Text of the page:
…in linguistics language is turned back upon itself. We have to use language about language, words about words, letters about letters. (Firth, 1957:121) Introduction Choice’ is a ‘common word’ borrowed to function as a technical term in Halliday's Systemic Functional Linguistics (SFL). However, the continued use of common words in the realm of theory alters their semantic identity: they put away things non-theoretical, and their meanings are largely governed by the co-ordinates of the theory, with the word's value and signification becoming equally virtual. The ‘things and relations’ they refer to represent ‘constructs’ that ‘have no ontological status…They are neither immanent nor transcendent but just language turned back on itself’ (Firth, 1957:181; also Halliday, 1984a). Ideally then, technical terms should perform some precise functions demonstrably essential to the theory's working: in fact, their validity can be judged only by the work they do in construing a model of language (Halliday, 2002d; Butt, 2005; Butt & Wegener, 2007). But the reverse is just as true: a theoretical term is only as valid as the ‘ideas about language’ modelled by the theory (Halliday, 1976a, 1977a): I have argued (Hasan, 2012, 2013) that the SFL modelling of language has reached considerable success, which is not to claim that the theoretical profile of language has become simpler; simply that the processes of the system as identified by the theory agree with the users’ experience of it as a meaning potential: A successful theory must allow the renewal of connection with the data of experience current in the community.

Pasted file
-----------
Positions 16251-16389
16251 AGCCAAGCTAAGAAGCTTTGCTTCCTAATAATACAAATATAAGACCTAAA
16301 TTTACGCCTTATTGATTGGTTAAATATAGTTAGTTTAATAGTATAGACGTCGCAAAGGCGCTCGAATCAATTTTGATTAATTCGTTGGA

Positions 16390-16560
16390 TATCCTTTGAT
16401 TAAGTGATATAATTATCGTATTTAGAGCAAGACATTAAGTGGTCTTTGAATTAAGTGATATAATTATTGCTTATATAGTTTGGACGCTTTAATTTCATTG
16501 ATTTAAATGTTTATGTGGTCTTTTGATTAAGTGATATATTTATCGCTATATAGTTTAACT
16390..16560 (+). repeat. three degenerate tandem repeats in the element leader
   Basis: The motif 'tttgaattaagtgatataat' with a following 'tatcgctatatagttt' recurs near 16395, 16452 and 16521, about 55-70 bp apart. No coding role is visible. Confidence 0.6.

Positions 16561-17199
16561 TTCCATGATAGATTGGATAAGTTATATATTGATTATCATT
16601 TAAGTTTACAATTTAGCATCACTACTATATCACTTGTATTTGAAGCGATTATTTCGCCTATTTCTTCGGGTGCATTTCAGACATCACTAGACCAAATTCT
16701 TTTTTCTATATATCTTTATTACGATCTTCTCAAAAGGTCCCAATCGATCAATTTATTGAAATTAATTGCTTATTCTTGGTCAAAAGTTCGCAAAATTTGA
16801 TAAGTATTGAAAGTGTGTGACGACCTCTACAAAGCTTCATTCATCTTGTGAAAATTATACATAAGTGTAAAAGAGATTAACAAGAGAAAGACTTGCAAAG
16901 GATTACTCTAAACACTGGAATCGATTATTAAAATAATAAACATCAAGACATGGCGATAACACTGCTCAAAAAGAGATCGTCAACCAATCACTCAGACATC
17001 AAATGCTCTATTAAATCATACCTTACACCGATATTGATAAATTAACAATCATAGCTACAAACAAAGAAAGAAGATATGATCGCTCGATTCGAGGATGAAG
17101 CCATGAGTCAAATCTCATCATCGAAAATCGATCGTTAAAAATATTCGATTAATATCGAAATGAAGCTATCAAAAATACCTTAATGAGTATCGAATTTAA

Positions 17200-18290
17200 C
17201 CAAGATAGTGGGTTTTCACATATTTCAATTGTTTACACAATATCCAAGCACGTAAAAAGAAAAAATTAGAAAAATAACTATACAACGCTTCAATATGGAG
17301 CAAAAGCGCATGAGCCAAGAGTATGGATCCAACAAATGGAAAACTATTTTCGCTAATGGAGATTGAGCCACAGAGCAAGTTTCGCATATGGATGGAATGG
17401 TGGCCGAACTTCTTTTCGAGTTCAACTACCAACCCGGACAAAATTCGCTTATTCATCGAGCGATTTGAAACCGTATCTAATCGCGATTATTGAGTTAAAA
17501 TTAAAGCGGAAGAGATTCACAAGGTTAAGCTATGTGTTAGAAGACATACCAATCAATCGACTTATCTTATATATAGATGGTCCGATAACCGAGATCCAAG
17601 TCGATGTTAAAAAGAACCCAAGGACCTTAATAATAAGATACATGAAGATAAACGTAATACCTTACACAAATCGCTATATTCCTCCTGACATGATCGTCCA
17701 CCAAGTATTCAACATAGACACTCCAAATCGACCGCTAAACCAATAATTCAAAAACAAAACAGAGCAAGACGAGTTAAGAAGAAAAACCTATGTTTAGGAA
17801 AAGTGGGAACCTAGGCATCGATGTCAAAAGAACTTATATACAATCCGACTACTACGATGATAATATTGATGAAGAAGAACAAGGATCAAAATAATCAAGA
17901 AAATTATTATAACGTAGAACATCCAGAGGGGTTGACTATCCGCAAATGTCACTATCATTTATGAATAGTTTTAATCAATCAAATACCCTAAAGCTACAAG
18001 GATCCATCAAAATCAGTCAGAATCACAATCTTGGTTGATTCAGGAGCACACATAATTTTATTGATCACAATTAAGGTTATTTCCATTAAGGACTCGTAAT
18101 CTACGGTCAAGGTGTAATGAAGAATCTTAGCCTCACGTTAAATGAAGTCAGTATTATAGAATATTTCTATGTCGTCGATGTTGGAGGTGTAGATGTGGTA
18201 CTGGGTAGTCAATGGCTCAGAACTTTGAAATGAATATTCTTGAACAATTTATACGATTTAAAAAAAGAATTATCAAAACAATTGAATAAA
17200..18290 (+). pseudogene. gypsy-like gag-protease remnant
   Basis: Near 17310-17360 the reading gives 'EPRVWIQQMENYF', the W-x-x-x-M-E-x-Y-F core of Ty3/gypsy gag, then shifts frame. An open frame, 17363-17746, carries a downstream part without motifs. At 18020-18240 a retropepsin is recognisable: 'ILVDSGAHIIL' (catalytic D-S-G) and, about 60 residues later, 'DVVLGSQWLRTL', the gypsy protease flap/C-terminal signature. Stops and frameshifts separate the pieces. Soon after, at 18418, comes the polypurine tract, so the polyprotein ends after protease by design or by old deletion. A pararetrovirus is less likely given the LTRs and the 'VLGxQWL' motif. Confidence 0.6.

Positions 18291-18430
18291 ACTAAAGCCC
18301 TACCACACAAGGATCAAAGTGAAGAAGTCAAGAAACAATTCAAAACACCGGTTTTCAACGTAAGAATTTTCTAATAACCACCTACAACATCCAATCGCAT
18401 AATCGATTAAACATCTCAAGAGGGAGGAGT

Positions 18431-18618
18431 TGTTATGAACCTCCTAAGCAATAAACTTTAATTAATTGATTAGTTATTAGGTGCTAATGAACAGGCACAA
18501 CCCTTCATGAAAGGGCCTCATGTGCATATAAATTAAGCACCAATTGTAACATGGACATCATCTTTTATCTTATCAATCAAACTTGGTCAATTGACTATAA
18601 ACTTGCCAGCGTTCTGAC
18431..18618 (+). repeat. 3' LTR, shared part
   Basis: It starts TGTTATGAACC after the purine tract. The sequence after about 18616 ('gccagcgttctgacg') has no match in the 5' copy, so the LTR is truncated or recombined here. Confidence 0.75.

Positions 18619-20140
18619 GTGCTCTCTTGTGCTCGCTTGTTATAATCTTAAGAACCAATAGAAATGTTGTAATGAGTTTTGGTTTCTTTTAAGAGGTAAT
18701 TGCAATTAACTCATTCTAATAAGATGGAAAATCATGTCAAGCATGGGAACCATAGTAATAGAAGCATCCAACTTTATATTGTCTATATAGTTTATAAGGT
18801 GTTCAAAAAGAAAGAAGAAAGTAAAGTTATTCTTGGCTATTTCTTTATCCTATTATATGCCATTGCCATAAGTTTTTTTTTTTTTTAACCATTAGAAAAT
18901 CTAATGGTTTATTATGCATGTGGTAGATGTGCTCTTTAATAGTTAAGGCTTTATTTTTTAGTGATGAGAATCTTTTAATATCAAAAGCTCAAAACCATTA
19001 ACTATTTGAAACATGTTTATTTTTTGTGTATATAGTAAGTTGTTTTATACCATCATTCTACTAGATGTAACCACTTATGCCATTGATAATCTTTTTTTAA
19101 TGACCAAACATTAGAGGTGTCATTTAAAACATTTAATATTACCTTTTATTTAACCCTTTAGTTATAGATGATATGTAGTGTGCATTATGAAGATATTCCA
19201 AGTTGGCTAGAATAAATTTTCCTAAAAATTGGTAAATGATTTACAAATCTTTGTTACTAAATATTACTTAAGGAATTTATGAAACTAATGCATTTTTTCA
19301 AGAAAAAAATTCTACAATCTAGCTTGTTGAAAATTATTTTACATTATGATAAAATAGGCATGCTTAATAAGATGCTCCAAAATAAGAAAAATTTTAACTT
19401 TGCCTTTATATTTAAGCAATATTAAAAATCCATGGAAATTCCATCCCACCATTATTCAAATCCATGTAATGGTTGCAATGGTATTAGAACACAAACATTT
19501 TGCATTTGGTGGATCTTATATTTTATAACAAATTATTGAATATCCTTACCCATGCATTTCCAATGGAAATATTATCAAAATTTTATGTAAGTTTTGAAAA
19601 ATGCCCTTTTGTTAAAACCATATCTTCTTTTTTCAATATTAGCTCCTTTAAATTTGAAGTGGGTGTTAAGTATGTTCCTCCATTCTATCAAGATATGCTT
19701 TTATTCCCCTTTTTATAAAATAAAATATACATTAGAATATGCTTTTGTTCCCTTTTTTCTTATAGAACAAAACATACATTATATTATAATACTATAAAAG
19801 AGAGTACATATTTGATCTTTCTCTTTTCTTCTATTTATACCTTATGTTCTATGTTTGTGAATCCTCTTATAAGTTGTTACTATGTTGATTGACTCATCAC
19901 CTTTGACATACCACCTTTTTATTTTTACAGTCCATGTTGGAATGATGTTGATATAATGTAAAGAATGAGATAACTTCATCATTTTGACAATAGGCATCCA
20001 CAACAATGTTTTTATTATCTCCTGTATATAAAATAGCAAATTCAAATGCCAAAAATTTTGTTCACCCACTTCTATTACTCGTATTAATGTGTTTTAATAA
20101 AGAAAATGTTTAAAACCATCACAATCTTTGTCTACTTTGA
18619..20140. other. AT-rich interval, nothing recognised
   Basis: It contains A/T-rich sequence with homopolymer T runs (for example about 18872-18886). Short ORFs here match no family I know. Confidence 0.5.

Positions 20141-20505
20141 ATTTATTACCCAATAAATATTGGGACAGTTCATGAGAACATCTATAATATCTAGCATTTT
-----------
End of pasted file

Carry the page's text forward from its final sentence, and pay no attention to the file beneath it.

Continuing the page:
|Title of host publication||Systemic Functional Linguistics: Exploring Choice|
|Publisher||Cambridge University Press|
|Number of pages||31|
|Publication status||Published - 1 Jan 2012|